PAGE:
What makes Pete different from most of the New York stand-ups he works alongside is that he’s a devout Christian—as straight-laced a twenty-something as one might find doing open mics in the Village at one in the morning. The show follows him in the wake of the revelation that his wife, whom he married right out of college, has been having a months-long affair and wants a divorce. Over eight episodes he’s wrestled with the dissolution of his marriage, his ex-wife’s valid complaints about his lack of emotional maturity, and the growing realization that his pursuit of a comedy career is the kind of pride-swallowing siege that requires as strong a faith in the unknown as any religion.
After all, Pete’s stand-up career is mostly unpaid and consists of him “barking” (passing out flyers on a street corner) in exchange for stage time. Any friend he makes in the comedy world is either a potential rival (if they’re of similar status to him) or a peerless celebrity he can only idolize. Throughout the first season of Crashing, Pete would talk to other comedians about the role stand-up plays in their lives, with stars like Artie Lange, Sarah Silverman, and T.J. Miller (all playing themselves) comparing it to a sort of belief system, a code with various unwritten rules that has to be followed but has no guarantee of success.
Embedded in that is the strange hospitality they all offer, letting Pete crash on their couches as he bounces around New York (Silverman maintains an apartment that’s seemingly permanently occupied by struggling comedians). Though they’re all baffled by Pete in some way, it’s only because of his cheerful demeanor and general disinterest in “working blue.” As a stand-up interested in performing “clean” comedy, Pete’s a comparative rarity. But as a young guy trying to navigate New York without any job or prospects, and with a burning desire to get up on stage and tell jokes to largely empty rooms, he’s just another in a long line of aspirants.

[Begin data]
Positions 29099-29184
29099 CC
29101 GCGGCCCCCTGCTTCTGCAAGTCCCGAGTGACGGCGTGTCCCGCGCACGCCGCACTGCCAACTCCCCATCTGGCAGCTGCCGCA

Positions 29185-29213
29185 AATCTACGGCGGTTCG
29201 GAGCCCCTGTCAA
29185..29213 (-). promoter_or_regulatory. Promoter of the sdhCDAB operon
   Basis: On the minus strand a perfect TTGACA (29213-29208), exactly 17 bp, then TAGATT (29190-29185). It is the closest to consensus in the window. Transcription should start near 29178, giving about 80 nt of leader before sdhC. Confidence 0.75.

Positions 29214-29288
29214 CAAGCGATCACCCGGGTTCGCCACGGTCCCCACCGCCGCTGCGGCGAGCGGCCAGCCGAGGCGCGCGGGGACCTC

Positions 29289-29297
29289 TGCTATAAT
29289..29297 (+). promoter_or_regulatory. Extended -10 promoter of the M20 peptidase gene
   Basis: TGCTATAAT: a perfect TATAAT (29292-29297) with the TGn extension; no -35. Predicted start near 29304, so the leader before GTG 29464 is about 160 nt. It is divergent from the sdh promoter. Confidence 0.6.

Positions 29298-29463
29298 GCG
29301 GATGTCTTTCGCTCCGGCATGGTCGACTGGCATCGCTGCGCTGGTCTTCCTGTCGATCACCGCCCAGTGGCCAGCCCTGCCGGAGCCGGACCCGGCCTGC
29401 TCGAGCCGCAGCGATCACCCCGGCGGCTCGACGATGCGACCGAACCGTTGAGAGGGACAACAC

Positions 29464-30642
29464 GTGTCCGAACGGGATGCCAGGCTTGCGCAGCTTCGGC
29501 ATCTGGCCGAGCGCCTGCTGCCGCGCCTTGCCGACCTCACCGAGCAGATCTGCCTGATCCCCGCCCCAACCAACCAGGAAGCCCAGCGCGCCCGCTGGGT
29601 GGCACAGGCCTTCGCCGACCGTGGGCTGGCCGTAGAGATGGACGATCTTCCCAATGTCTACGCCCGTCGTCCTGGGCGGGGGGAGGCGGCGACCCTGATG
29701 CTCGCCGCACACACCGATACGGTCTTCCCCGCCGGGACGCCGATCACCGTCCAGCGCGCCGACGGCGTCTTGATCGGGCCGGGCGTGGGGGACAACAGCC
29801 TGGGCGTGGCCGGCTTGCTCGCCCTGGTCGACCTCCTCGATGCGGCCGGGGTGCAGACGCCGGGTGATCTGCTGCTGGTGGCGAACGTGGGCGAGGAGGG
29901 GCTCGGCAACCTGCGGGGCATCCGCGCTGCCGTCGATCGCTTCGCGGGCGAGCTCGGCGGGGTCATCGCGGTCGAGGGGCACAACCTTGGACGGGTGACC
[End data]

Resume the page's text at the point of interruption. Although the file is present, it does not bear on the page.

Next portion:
Holmes (who created the show and produces it with Judd Apatow) is now an extremely successful stand-up, of course, but the New York comedy world he plugged away in years ago (alongside contemporaries like John Mulaney, Kumail Nanjiani, and Hannibal Buress) hasn’t changed much. It’s a confusing slog of a career that remains very difficult to break into, no matter who you know. Whereas most shows would likely depict Pete’s ascent as rapid and continuous, simply to move the story along, Holmes seems devoted to giving it a proper shot of realism.
In the pilot episode, after learning that his wife has cheated on him, Pete takes the stage at a club and launches into the story of finding her in bed with another man, perhaps hoping to tap into the sort of raw, exposed, confessional comedy that serves many stand-up stars. Instead, he bombs horribly, unable to translate the material into proper jokes and drawing awkward stares as he haltingly recounts the recent trauma of his personal life. Later, when Pete’s Christian parents visit him in the city, they watch him perform. His mother lambasts him for sticking to strictly observational comedy, saying he has no unique voice in his material, and admiring his (far filthier) contemporaries for baring their souls onstage.